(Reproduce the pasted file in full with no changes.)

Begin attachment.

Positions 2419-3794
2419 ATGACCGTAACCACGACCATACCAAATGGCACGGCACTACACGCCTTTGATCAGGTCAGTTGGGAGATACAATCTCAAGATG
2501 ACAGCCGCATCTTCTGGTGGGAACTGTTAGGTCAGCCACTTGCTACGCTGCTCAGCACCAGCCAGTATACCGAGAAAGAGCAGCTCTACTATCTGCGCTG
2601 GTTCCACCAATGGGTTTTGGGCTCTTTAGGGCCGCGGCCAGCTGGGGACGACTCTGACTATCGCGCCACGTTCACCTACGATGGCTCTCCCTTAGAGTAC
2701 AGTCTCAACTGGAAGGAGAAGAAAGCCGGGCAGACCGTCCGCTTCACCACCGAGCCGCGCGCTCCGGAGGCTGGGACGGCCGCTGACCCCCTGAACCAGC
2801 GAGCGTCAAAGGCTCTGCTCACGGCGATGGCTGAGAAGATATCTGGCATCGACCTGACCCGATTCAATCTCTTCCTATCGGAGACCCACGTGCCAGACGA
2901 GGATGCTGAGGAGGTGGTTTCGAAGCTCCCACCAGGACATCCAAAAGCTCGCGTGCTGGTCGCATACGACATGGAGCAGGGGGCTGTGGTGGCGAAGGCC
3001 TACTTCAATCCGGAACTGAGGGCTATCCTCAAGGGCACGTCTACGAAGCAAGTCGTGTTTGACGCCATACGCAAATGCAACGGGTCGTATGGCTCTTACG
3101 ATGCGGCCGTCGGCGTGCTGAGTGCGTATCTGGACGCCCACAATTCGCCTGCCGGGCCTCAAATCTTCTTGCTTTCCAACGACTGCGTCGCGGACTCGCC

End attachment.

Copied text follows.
Positions 2419-3794
2419 ATGACCGTAACCACGACCATACCAAATGGCACGGCACTACACGCCTTTGATCAGGTCAGTTGGGAGATACAATCTCAAGATG
2501 ACAGCCGCATCTTCTGGTGGGAACTGTTAGGTCAGCCACTTGCTACGCTGCTCAGCACCAGCCAGTATACCGAGAAAGAGCAGCTCTACTATCTGCGCTG
2601 GTTCCACCAATGGGTTTTGGGCTCTTTAGGGCCGCGGCCAGCTGGGGACGACTCTGACTATCGCGCCACGTTCACCTACGATGGCTCTCCCTTAGAGTAC
2701 AGTCTCAACTGGAAGGAGAAGAAAGCCGGGCAGACCGTCCGCTTCACCACCGAGCCGCGCGCTCCGGAGGCTGGGACGGCCGCTGACCCCCTGAACCAGC
2801 GAGCGTCAAAGGCTCTGCTCACGGCGATGGCTGAGAAGATATCTGGCATCGACCTGACCCGATTCAATCTCTTCCTATCGGAGACCCACGTGCCAGACGA
2901 GGATGCTGAGGAGGTGGTTTCGAAGCTCCCACCAGGACATCCAAAAGCTCGCGTGCTGGTCGCATACGACATGGAGCAGGGGGCTGTGGTGGCGAAGGCC
3001 TACTTCAATCCGGAACTGAGGGCTATCCTCAAGGGCACGTCTACGAAGCAAGTCGTGTTTGACGCCATACGCAAATGCAACGGGTCGTATGGCTCTTACG
3101 ATGCGGCCGTCGGCGTGCTGAGTGCGTATCTGGACGCCCACAATTCGCCTGCCGGGCCTCAAATCTTCTTGCTTTCCAACGACTGCGTCGCGGACTCGCC